Economic Reports Personal Income

  • Why Do Married Men Earn More?

    Married men are paid higher salaries than any other type of employee. Part of this can be explained by the gender-wage gap — but it's also likely that there are other factors in play.

  • New Retirement Calculus Gives New Life to Tricky Annuities

    For years, Americans found a lot to dislike about annuities, calling them complicated and expensive. Though some experts say not that much has changed about the insurance product, fundamental changes in the average American's financial outlook have given new life to annuities.

  • CNBC Poll: What's Prevented You From Getting an Annuity?

    With more people worried about outliving their retirement savings, there's growing interest in finding a guaranteed-income stream for retirement. Annuities fit that bill.

  • September's Personal Income Up 0.4%

    Kevin Ferry, Cronus Futures Management, has the latest numbers on the economy and its impact on the markets, with CNBC's Steve Liesman. Also, an update on the storm as it heads for lower Manhattan, from CNBC's Scott Cohn.

  • Rise in Household Debt Might Be Sign of a Strengthening Recovery

    Americans are taking on more debt than they are shedding, indicating a more resilient recovery is near.

  • Another Reason Workers May Stay on the Job Longer

    A new study suggests that many workers are waiting to retire at least until they are eligible for Medicare.

  • Let Real Estate Help Pay for Retirement

    With rock-bottom interest rates and post-housing bubble prices, the idea of buying a second home as a rental property may appeal to baby boomers looking to fortify their retirement finances.

  • A Smart Start to Retirement Investing

    The decisions you make with your portfolio during the early years of retirement will set the stage for whether your savings will be sufficient to maintain a comfortable lifestyle.

  • New IRS Rules Help Retirement Savers Catch Up

    Whether you're a baby boomer or a member of Generation Y just beginning your career, building your nest egg should get a little bit of a boost thanks to  new contribution limits for 401(k)s and IRAs

  • Poll: What's Your Monthly Saving Goal for Retirement

    Talk about the best intentions. Who out there doesn't mean to save more for retirement? And who out there hasn't met them? What are your retirement goals?

  • The Worst Fees Charged by Big Banks

    Nowadays, however, neither customers or banks are feeling the love. Click ahead to see the fees that are causing the most trouble for banks and their customers.

  • Men Better at Saving for Retirement Than Women: Report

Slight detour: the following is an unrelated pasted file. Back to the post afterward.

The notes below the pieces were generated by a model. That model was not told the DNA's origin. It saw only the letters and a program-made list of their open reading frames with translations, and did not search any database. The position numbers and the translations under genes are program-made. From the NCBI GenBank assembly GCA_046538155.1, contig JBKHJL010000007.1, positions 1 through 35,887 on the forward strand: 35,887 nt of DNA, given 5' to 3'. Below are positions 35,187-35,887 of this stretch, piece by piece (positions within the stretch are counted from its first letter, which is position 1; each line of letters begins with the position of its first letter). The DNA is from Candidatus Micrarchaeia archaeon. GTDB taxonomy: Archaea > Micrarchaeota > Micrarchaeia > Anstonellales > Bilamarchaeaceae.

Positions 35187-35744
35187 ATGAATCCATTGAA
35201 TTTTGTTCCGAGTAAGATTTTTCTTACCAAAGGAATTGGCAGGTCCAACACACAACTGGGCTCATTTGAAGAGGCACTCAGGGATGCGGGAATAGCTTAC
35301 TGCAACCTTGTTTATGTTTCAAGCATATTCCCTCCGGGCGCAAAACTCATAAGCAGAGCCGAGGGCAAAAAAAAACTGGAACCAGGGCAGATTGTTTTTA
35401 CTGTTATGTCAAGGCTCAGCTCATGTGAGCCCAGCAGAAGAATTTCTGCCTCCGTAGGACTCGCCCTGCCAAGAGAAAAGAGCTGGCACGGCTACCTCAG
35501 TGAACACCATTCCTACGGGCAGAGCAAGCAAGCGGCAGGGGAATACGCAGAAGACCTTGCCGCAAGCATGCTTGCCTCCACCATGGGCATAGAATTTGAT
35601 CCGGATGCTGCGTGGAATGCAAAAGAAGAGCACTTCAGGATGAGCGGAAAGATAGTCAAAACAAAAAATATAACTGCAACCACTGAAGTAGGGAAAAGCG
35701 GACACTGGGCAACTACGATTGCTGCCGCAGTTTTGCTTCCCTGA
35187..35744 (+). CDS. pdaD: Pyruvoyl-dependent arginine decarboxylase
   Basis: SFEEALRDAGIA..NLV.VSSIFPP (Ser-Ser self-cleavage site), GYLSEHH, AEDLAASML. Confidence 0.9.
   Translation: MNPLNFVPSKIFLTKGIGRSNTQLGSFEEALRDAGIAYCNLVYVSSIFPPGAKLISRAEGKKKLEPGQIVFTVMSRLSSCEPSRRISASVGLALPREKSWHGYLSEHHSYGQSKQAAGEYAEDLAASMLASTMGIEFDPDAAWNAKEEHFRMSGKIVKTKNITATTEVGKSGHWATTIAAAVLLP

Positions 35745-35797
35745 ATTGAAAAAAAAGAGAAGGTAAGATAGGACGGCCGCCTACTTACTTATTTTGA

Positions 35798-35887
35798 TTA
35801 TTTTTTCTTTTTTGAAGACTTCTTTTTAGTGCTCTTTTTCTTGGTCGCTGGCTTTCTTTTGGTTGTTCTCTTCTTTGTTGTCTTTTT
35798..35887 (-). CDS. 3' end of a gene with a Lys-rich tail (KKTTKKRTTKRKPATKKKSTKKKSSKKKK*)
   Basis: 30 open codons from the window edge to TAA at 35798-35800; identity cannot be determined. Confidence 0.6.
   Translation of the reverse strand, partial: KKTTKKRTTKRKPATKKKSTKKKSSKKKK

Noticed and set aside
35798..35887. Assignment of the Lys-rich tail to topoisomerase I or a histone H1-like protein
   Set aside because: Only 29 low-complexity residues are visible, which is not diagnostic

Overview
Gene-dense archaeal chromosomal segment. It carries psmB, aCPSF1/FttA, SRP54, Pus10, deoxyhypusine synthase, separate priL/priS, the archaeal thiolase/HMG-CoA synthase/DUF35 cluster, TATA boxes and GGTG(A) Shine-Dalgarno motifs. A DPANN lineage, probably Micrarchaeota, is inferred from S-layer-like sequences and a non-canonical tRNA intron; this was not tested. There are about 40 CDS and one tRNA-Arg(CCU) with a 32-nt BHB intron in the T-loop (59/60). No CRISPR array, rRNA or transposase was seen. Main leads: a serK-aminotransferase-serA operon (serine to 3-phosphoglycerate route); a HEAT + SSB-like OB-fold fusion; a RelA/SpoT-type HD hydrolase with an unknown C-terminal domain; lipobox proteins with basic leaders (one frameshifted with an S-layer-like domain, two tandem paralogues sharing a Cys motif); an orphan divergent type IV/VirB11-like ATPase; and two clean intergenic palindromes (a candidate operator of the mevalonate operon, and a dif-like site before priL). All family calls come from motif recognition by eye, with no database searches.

The gap in the amount women and men save for retirement in the U.K. has reached a record high, according to the latest Women and Pensions report from investment firm Scottish Widows.

  • It is a political truism that incumbents win with a strong economy and lose in tough times. By this measure, how does Barack Obama fare?  View these four charts, polling economists.

  • Barack Obama and Mitt Romney

    A new study shows that the choice of President doesn't matter much for the course of income inequality in America.

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    Studies that say working an extra five years past retirement age don't take nursing homes stays and the shift away from pensions into account.

  • Woman counting change

    The proportion of people who say they are saving less than last year to retirement savings is down, but the retirement income deficit for the coming generation of retirees is estimated to be $4.3 trillion.

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    The magnitude of the debt that is frightening. In many cases, their middle class parents are broke and now they are starting their careers broke as well. By some measures, the total student debt outstanding is over $1 trillion.

  • United States Post Office

    Retired law enforcement is the most common profession receiving $100,000-plus pensions, but postal workers, social-security officers and a zoologist also make six-figures.

  • 10-most-common-money-mistakes-cover.jpg

    Ahead of the new year -- always the season for financial reckoning -- we offer a look at these common mistakes, and ways to stop making them.

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    Those earning incomes in the top one percent (like many Americans) rank themselves much lower than their actual position, and worry that the wealthy have "too much influence."